Oh we do like to be beside the seaside...

The Great Escape is now well under way, with Clash writers and photographers exploring what Brighton has to offer. 

Here's a few top picks from Day One... 

- - - 

Blackwaters (Picked by Alex Thomson)
Blackwaters are part of the post-jeans generation; an indie band at a time indie music is struggling to keep its footing, reimagined in the Technicolour of working men’s clubs. They’re the defined, authentic and contemporary retelling of punk vinyls cut from charity shops. They’ve a sense of innocence about that. As though they’d just finished school, heard a bunch of Undertones records and without hesitation jumped at becoming one of the most important bands of an era. 

If anybody was going to take on the guitar-phobia of 2017’s music industry, floating a spanner into the works and keeping the young ‘uns on a romantic six string path in the way The Libertines did back in 2002, it’s possibly going to be these 17-year-olds. 

Their standout track ‘Fuck Yeah’ is primeval. The vocals rattle over the song’s distant groove. It could be The Fall if not for the energy it purrs.

With their stance and song bank – ‘Fuck Yeah’, but also ‘Down’ and ‘Jarr’ed Up Generation’ - you can see two paths in front of them. One being the eight-legged outsiders, grumbling in late night whiskey bars – boozing, schmoozing. The other is diving from festival main stages. If you’d heard a Subways demo ten years ago, or held a copy of Pete and Carl’s ‘Legs XI’ tape you’d know the dots to draw from guerrilla to headliner. They’ve already got the crayons in hand to do it too. 

- - - 

Liv Dawson (As picked by Shannon Cotton) 
Soaking up the wet weather over at the VEVO DSCVR stage, Liv Dawson may well be one of the only acts we'd be happy to stand around in the pouring rain for. Introduced by Radio 1 DJ Phil Taggart, the singer played an acoustic set for the media platform at Wagner Hall. The stripped back set doesn't veer too far away from her natural comfort zone, but it allows her angelic voice to shine at the forefront of the performance.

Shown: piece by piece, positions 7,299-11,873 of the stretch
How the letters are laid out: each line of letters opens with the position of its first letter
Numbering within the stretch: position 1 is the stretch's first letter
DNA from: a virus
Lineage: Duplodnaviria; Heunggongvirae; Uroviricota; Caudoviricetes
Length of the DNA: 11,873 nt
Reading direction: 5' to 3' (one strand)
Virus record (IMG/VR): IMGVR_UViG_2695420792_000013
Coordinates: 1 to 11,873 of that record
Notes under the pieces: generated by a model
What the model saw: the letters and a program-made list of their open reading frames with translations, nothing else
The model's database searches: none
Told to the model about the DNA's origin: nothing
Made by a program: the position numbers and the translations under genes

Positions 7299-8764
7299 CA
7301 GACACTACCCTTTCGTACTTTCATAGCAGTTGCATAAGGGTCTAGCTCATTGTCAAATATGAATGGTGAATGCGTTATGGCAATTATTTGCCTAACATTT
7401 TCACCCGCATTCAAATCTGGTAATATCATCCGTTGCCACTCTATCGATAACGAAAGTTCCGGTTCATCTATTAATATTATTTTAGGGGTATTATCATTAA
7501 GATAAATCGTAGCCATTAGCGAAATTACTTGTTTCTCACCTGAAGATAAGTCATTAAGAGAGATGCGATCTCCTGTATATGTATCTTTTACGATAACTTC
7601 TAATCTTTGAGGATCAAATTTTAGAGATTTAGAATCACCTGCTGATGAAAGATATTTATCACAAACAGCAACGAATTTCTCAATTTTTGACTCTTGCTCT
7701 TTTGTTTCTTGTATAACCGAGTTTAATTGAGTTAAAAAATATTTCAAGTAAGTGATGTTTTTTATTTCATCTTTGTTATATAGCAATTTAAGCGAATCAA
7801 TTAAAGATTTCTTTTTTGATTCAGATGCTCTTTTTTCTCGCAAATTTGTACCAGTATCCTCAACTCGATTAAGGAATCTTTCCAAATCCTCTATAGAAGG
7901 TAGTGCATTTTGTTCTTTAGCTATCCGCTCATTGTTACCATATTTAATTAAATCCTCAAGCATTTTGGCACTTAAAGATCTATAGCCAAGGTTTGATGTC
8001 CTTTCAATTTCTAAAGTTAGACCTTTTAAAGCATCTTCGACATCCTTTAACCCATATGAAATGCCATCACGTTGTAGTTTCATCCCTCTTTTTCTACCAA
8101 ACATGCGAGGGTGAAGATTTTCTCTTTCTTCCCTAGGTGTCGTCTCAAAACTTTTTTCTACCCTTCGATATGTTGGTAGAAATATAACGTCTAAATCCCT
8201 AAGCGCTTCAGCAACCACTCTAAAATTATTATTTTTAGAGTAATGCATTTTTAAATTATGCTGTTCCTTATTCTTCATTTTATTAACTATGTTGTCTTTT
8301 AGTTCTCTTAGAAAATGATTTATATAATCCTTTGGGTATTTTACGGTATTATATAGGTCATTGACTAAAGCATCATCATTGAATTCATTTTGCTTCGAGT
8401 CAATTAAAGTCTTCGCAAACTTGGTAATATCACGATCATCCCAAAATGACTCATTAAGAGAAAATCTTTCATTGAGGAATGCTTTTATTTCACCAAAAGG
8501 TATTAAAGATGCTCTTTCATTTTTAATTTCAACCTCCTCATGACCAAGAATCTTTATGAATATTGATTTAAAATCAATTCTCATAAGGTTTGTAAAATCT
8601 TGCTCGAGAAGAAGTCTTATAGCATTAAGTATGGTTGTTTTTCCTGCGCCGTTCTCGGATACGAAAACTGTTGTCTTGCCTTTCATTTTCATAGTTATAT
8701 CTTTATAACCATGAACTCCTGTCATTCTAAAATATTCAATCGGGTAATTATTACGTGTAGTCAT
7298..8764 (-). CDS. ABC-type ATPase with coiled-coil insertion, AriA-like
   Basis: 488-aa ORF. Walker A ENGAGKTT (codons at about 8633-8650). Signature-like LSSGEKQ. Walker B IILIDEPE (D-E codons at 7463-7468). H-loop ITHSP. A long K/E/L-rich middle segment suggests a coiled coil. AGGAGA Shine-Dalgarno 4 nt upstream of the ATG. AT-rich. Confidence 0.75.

This is evident no more so than on recent single 'Searching'. The Disclosure-produced track is relieved of its pounding synths and paves the way for Liv's eloquent lyricism. Mesmerising and enchanting the musicians captures the very essence of The Great Escape as her rising ascent is sure to blossom even further at a lightening speed. 

- - - 

Redfaces (As picked by Shannon Cotton) 
Sheffield upstarts Redfaces' tectonic on stage presence rippled through our very own Clash Showcase at The East Wing on Thursday evening. With a stadium sound well on the way to being nailed they present a fusion of deep grooving basslines and contagious frantic riffs. 

New single 'Wise Up' is a perfect example, making you feel like you know the song already before it even ends. Track 'Kerosene' harks back to the mid-noughties golden age of indie with insatiable guitars but is brought up to date with the bands evident youthfulness. 'Katie Come Home' showcases another sonic strand from the four-piece as they prove they're not just breakneck speed indie rock 'n' roll. 

- - - 

Hare Squead (As picked by Robin Murray) 
The Irish hip-hop crew have made some serious waves over the last 12 months, with crunching rap melter 'Herside Story' marking the arrival of a potent new voice. The group's live show have surged forward alongside their streaming figures - nuts have been tightened, bolts have been strengthened, building into an incredibly potent rap package. 

Prowling the stage with impeccably stylish menace, Hare Squead's charisma is matched by their new material, which locks into place incredibly naturally. Whisper it, but this lot are fast evolving into something special. 

- - - 

Miles From Kinshasa (As picked by Robin Murray) 
Miles From Kinshasa doesn't play live very often, making his show at The Arch something of an event. The room is packed, the Funktion One system fires up, affording the fastidious London-based artist the aural quality he desires. Flanked by two musicians clad in red, terrorist style balaclavas, it's a set that veers from sumptuous soul to unrelenting menace. A very intriguing show from an artist only just coming into view. 

- - -

Buy Clash Magazine


Follow Clash: